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EGYPT: Opposition leaders negotiating transition

February 5, 2011 | 10:49 am

Square Leaders of opposition groups demanding the resignation of President Hosni Mubarak said they failed to agree among themselves on a transition plan before meeting with Vice President Omar Suleiman on Saturday.

Diaa Rashwan, an expert at the al-Ahram Centre for Political and Strategic Studies and one of the "wise men" invited to meet with Suleiman, told Reuters on Saturday that all opposition factions, including the influential Muslim Brotherhood, were invited to Saturday's talks but that they remained divided, with some unwilling to let Mubarak stay on even in a symbolic capacity.

"Consultations are continuing to find an end to this crisis," Rashwan told Reuters.

"The truth is that the youth movement do not accept Mubarak's presence in any form or shape. We are trying to persuade them to accept it. … We are trying to reach a compromise," Rashwan said.

Rashwan told Reuters that if negotiations stalled Mubarak would have to make sacrifices, given the social upheaval that has gripped the country.

"The president has ruled the country for 30 years. Egypt deserves that he sacrifices and leaves power six months before his term expire. What remains is to find an honorable departure without any humiliation, because if things stay as they are it won't be good," Rashwan said.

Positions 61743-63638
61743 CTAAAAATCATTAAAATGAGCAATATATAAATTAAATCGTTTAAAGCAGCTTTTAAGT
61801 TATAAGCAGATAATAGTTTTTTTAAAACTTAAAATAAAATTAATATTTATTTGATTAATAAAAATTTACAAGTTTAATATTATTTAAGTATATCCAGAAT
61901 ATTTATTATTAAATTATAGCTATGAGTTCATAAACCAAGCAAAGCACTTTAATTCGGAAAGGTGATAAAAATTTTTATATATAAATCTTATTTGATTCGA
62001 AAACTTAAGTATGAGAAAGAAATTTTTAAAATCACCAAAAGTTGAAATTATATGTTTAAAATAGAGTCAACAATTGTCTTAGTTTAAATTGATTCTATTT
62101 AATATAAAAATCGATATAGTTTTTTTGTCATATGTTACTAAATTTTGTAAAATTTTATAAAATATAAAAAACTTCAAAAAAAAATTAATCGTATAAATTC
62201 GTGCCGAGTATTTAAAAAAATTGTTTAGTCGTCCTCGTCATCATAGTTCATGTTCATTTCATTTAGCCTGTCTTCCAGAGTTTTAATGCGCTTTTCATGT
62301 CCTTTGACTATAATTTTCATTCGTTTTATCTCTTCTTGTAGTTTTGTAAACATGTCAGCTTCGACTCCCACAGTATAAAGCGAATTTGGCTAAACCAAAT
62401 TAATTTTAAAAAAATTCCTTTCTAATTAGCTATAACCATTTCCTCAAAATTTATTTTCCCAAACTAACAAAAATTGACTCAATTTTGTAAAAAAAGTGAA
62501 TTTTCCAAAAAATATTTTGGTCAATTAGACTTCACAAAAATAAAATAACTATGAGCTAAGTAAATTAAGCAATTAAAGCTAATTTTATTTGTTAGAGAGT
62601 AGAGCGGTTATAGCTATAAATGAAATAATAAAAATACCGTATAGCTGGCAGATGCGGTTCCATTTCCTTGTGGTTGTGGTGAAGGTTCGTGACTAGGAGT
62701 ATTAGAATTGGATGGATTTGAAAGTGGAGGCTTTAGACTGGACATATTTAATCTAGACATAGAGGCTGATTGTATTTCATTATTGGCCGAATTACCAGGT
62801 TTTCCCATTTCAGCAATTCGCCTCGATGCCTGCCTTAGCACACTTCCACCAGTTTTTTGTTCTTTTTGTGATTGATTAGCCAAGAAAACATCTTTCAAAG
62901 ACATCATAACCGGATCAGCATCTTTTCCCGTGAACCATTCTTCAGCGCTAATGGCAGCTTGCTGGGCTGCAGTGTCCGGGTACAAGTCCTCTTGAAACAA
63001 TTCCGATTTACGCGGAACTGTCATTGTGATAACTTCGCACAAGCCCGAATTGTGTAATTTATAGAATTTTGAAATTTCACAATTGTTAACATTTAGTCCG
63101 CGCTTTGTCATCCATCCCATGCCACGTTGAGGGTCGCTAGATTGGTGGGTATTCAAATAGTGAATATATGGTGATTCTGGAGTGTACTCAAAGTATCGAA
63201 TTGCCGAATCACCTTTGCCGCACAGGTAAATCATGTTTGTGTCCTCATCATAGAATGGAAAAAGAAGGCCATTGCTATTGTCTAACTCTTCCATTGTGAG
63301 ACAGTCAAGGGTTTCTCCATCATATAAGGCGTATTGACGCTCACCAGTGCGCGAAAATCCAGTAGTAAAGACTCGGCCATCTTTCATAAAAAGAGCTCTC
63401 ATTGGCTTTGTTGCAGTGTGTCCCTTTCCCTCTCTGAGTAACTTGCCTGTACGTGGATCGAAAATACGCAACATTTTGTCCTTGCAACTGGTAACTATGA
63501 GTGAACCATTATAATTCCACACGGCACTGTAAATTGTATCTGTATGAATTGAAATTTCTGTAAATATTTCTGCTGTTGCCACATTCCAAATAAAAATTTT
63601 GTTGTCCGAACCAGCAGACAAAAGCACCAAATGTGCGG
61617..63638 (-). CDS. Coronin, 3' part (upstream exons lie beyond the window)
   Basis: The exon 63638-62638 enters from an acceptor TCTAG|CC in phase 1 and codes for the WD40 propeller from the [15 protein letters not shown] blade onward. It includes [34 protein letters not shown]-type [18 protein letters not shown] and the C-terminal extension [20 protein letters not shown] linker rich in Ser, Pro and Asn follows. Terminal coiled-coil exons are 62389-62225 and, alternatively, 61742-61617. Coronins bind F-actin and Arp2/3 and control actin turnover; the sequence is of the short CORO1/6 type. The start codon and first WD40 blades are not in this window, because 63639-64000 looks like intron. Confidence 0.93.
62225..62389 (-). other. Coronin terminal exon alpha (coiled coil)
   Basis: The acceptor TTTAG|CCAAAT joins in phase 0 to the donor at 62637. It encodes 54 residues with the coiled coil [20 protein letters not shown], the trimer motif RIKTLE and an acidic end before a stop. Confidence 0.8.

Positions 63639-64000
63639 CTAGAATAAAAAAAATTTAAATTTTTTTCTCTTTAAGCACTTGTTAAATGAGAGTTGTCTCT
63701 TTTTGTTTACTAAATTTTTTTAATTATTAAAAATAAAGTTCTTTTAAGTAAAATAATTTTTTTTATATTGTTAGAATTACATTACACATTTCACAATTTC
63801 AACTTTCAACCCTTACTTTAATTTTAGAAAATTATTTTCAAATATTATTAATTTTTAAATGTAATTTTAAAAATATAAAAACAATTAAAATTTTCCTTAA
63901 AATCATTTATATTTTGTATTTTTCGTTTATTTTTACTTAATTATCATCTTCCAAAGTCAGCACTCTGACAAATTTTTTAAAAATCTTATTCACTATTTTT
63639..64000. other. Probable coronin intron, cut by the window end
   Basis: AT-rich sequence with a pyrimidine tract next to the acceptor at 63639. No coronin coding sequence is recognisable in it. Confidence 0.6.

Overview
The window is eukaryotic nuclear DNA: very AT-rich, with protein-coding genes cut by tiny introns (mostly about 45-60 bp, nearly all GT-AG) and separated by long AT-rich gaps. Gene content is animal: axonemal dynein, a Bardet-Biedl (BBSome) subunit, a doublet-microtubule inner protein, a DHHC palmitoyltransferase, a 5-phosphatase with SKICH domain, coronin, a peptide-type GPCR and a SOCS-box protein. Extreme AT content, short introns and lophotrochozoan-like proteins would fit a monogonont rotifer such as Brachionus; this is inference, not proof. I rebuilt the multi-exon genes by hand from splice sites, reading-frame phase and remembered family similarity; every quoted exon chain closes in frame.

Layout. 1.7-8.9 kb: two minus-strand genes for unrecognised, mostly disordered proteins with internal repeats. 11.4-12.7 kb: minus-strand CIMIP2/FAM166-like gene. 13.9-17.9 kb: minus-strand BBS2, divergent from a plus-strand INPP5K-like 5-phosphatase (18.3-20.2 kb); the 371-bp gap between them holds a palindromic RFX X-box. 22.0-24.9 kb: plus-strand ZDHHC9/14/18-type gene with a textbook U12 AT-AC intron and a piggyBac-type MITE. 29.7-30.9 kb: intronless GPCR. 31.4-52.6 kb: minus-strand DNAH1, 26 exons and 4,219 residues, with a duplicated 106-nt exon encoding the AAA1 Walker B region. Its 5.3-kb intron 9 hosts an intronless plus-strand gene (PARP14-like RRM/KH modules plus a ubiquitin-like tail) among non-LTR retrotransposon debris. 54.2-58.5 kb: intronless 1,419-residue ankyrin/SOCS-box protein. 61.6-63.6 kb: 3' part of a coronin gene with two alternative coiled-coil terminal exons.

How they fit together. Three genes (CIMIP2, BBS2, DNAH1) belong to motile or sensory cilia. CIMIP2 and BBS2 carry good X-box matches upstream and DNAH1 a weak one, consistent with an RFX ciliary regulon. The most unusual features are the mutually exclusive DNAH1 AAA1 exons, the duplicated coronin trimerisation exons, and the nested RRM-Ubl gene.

Leaders of the Muslim Brotherhood, a powerful opposition group, said discussions were still taking place among opposition leaders seeking common ground.

“Until now there is no agreement among the various parties and factions on one scenario,” Mohammed Morsy, a senior member of the Muslim Brotherhood, told Reuters.

He said his group was proposing that the head of the Supreme Constitutional Court assume power as provided by the constitution because parliament was effectively suspended after the unrest erupted last month.

"The head of the supreme court will then call for parliamentary elections and the elected parliament can amend the necessary clauses in the constitution in order to conduct fair and honest presidential elections," Morsy said.

"Most of the clauses in the constitution concern the president. … The president has to go. We are trying to find a constitutional way out if the president is no longer in his post."

Opposition leaders did not appear mollified by the resignation of the country's ruling party leaders Saturday.

Muslim Brotherhood leader Mohammed Habib called the resignations “an attempt to improve the image of the party but it does not dispense with the real aim of the revolution: bringing down the regime, starting with the resignation of President Mubarak.”

“It is an attempt to choke the revolution and gain time,” Habib said.

Related:

Leadership of Egypt's ruling party resigns; opposition groups resist meeting with vice president

President Mubarak must stay for now, U.S. envoy says

Obama urges Egypt to go into transition process 'right now'

--  Molly Hennessy-Fiske

Photo: Demonstrators confront Egyptian army tanks that had come to demolish protesters' barricades beside the Egyptian Museum near Cairo’s Tahrir Square on Saturday. Protesters stood their ground and the tanks eventually stopped. Credit: Yannis Behrakis / Reuters

 

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